Was the emergency rescue effort in Strangford Lough an overreaction?

The alarm was raised independently of the race organisers

Rescue services in Killyleagh where a major incident was declared after a large number of boats capsized in stormy seas during the GP14 world championships. Photograph: Presseye

Rescue services in Killyleagh where a major incident was declared after a large number of boats capsized in stormy seas during the GP14 world championships. Photograph: Presseye

Tue, Aug 12, 2014, 01:00

“It might have looked very dramatic from shore, with boats enveloped in squalls of wind and rain, thunder and lightning and even hailstones . . . but really we were all fine!”

The words of Irish Olympian sailor Ger Owens in Strangford Lough yesterday after a major emergency plan was activated to rescue sailors competing in the GP14 dinghy world championships.

Skippers such as Owens relish weather, and lots of it. The conditions forecast for Strangford Lough yesterday were ideal for a contest that has attracted some of the top international competitors in his class.

Wind speeds in the lough – renowned for its strong tides – were predicted to drop from 20 knots at 7am to 16 knots by 1pm, which would have been well within capabilities. The first race in the week-long event had already been run when a decision was taken to send the fleet in.

It was at that stage, while the 14-foot dinghies were on a tack known as beating, that the fleet became somewhat dispersed. Gusts, similar in intensity to the “williwaws” that sweep down from mountains in the southern hemisphere, resulted in several “knock-downs” or capsizes.

Safety cover

Helm and crew in racing dinghies would be well trained in righting upturned craft, and race officials must have adequate safety cover for those who encounter any difficulty. However, it is understood the alarm was raised independently of the race organisers.

As a result the sailors found themselves the focus of what might have appeared at first to be a cross-Border training exercise, but was in fact an unscheduled interagency response. The Irish Coast Guard’s Dublin-based Sikorsky S-92 helicopter, the PSNI, RNLI lifeboats and even an RAF rescue helicopter from Valley in Wales were involved.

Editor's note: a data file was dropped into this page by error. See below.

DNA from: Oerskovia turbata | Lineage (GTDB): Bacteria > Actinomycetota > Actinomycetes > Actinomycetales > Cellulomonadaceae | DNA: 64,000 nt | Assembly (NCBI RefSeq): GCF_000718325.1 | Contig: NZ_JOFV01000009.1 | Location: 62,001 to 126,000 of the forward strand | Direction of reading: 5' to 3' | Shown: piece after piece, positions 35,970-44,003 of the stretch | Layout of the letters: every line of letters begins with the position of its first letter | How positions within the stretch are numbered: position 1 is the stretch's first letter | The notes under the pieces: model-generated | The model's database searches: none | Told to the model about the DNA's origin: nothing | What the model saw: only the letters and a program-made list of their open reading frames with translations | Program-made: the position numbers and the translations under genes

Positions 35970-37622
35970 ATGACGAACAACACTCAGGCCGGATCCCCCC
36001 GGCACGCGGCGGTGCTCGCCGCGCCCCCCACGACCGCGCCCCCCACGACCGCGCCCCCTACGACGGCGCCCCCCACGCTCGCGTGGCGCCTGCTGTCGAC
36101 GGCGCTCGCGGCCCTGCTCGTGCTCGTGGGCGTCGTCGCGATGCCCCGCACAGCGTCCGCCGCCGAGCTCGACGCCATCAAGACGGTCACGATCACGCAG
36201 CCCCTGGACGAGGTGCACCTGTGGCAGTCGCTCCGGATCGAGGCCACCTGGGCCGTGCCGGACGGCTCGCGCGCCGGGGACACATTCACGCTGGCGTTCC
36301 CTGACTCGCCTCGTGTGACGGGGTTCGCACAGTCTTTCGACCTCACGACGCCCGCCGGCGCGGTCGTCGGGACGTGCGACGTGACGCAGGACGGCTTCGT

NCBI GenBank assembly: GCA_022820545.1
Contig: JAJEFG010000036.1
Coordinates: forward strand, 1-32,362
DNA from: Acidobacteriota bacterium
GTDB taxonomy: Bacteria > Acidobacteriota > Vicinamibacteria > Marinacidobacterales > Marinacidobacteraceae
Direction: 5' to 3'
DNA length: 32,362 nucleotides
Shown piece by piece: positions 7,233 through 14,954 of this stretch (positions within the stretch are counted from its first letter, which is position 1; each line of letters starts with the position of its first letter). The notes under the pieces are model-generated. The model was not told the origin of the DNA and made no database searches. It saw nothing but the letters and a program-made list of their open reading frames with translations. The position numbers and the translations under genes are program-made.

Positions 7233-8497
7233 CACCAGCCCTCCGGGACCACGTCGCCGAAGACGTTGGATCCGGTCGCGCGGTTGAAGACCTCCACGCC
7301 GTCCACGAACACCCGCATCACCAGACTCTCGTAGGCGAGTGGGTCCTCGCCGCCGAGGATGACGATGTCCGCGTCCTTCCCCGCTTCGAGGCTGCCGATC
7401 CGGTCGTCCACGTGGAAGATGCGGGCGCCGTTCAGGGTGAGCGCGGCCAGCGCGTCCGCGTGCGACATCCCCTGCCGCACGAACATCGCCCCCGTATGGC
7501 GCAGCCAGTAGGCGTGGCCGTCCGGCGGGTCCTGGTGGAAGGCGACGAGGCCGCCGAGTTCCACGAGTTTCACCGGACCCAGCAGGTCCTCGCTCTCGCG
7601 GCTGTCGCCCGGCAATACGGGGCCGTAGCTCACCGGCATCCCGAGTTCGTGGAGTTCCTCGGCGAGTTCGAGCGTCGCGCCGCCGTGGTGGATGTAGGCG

“We had been screaming along the lough in wonderful conditions, the teenagers out there were just loving it, and we were only disappointed we didn’t get a second race,” said Norman Lee of Greystones Sailing Club, a member of the GP14 national committee.

One competitor came ashore to find more than 50 missed calls from worried friends and family on his mobile phone, while others were bemused to find themselves the focus of TV crews – shades of the Youth Regatta off Dún Laoghaire in July 2007 when a number of Optimist dinghies capsized in a squall.

Medical checks

Back then, highly skilled young sailors seeking a warm drink found themselves whisked to ambulances for medical checks.Was there a similar overreaction yesterday?

“That’s not something you can say, because you can never take the chance,” says former GP14 national champion Pat Murphy. “But a world class event like this would always be run to the highest standards.”

As he notes, all competitors were accounted for very quickly in an impressive demonstration of both rescue-agency capability and race organisation.